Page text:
Two trans women — Victoria Arellano and Roxsana Hernández — died while in ICE custody in 2007 and 2018 respectively. Another trans woman, Johana “Joa” Medina León, passed away in 2019, three days after ICE released her from its custody.

Arellano, Hernández and Medina were all living with HIV.

The Washington Blade has reached out to ICE for comment on the members of Congress’ letter.

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Politics

Pete Buttigieg calls out Tucker Carlson over attack

Fox News host mocked transportation secretary over paternity leave

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U.S. Transportation Secretary Pete Buttigieg (Washington Blade file photo)

Appearing remotely on MSNBC’s Nicolle Wallace’s politics program Friday, U.S. Transportation Secretary Pete Buttigieg called out Fox News host Tucker Carlson for the attack on his parental leave.

“This attack is coming from a guy who has yet to explain his apparent approval for the assassination of Harvey Milk, ” Buttigieg said.

During his Thursday evening program Carlson said, “Pete Buttigieg has been on leave from his job since August after adopting a child—paternity leave, they call it—trying to figure out how to breastfeed. No word on how that went. But now he’s back in office as the transportation secretary and he’s deeply amused, he says, to see that dozens of container ships can’t get into this country.”

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National

Biden recognizes National Coming Out Day as time to honor LGBTQ people

White House statement denounces ‘bullying and harassment’

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President Biden recognized Oct. 11 as National Coming Out Day in a statement on Monday calling the occasion a time to celebrate the “courage of LGBTQ+ people who live their lives with pride, create community with open arms and hearts, and showcase the strength of being your authentic self.”

Biden ticked off in the statement the achievements on LGBTQ policy, including signing an executive order on his first day in his office ordering federal agencies to implement the U.S. Supreme Court’s decision last year against anti-LGBTQ discrimination to the furthest extent possible.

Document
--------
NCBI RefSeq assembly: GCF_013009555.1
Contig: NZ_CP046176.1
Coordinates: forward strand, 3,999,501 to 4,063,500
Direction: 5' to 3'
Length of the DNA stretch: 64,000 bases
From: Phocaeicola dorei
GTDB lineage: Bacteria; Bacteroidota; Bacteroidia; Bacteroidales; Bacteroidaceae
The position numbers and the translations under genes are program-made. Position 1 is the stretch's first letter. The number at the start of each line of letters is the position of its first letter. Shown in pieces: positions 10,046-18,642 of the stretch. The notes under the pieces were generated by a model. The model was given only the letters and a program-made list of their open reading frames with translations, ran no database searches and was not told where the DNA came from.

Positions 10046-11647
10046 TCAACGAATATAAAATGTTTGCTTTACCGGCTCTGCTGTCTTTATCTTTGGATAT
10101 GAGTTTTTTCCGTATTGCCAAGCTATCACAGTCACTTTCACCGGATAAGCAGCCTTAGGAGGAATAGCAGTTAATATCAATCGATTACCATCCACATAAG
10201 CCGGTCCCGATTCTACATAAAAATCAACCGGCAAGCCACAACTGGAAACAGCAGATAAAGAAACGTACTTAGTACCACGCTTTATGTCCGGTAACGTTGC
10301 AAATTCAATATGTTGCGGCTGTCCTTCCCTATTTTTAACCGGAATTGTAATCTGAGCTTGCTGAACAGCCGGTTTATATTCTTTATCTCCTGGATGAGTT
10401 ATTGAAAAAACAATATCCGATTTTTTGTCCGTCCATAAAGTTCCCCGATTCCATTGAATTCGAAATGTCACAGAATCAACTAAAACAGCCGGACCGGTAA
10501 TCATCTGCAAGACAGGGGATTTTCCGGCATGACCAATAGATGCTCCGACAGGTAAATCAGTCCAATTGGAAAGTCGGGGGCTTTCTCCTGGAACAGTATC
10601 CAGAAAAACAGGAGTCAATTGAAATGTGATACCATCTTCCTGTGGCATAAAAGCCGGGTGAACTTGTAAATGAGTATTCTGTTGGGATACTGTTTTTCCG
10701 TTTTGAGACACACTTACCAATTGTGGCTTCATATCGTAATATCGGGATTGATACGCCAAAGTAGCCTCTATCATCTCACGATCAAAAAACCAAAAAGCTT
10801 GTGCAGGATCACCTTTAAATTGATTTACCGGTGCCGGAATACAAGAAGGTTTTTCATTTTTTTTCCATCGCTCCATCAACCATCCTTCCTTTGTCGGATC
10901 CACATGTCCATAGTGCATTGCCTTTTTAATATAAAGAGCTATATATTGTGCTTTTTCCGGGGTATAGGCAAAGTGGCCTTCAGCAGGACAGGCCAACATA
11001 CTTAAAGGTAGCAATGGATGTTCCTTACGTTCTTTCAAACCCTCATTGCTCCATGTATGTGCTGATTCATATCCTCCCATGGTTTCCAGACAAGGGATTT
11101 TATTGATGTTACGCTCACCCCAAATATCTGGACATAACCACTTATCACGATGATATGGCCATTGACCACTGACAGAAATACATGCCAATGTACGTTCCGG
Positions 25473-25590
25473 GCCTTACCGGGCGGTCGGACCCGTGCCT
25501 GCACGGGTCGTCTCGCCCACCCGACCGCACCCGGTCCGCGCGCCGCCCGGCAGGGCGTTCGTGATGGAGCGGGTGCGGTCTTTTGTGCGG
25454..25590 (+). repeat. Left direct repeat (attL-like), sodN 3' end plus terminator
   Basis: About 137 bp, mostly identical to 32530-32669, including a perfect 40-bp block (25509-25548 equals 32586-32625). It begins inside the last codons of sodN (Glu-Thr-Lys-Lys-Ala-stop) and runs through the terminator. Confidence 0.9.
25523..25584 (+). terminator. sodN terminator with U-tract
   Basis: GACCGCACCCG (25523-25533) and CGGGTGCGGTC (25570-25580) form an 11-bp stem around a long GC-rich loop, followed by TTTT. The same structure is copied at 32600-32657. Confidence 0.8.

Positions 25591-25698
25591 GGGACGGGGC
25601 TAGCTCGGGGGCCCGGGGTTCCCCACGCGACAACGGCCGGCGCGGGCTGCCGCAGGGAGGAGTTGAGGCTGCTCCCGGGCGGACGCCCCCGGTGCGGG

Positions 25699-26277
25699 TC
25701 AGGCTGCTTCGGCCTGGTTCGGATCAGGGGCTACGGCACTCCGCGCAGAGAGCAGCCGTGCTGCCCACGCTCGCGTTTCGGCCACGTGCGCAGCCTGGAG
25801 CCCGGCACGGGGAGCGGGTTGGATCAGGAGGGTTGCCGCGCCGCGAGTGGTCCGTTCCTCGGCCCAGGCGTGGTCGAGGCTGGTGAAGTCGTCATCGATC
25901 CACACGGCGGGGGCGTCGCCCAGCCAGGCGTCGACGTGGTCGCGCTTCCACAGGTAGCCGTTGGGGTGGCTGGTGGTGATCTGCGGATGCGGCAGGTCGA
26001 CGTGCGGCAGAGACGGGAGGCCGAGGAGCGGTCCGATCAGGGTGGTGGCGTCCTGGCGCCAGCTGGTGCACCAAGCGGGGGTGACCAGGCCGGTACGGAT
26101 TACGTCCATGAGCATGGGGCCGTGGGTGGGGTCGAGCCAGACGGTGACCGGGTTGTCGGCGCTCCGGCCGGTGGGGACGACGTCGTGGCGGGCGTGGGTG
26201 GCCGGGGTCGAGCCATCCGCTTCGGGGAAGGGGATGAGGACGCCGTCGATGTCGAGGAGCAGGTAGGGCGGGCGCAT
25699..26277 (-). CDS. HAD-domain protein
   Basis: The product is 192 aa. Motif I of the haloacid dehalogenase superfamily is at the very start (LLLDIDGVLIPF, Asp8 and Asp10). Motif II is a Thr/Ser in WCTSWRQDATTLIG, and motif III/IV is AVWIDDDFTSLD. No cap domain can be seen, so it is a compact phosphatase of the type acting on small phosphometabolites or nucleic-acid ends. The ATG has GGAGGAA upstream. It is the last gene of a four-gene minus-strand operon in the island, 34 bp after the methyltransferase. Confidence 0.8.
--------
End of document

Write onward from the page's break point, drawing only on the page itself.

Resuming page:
“Despite the extraordinary progress our nation has made, our work to ensure the full promise of equality is not yet done. Anti-LGBTQ+ bills still proliferate in state legislatures,” Biden said. “Bullying and harassment — particularly of young transgender Americans and LGBTQ+ people of color — still abounds, diminishing our national character. We must continue to stand together against these acts of hate, and stand up to protect the rights, opportunities, physical safety, and mental health of LGBTQ+ people everywhere.”

Read Biden’s full statement below:

Statement by President Joseph R. Biden, Jr. on National Coming Out Day

Today, we celebrate National Coming Out Day and the courage of LGBTQ+ people who live their lives with pride, create community with open arms and hearts, and showcase the strength of being your authentic self. Today and every day, I want every member of the LGBTQ+ community to know that you are loved and accepted just the way you are – regardless of whether or not you’ve come out.

My Administration is committed to ensuring that LGBTQ+ people can live openly, proudly, and freely in every corner of our nation. I am proud to lead an Administration with LGBTQ+ officials serving openly at the highest levels of government — and prouder that together we have made historic progress advancing protections and equal opportunities for the LGBTQ+ community. From acting on Day One to prevent and combat discrimination, to enabling all qualified Americans – including transgender Americans – to serve their country in uniform, to defending the human rights of LGBTQ+ people around the world, my Administration has been clear that we will continue to champion the dignity, equality, and wellbeing of the LGBTQ+ community.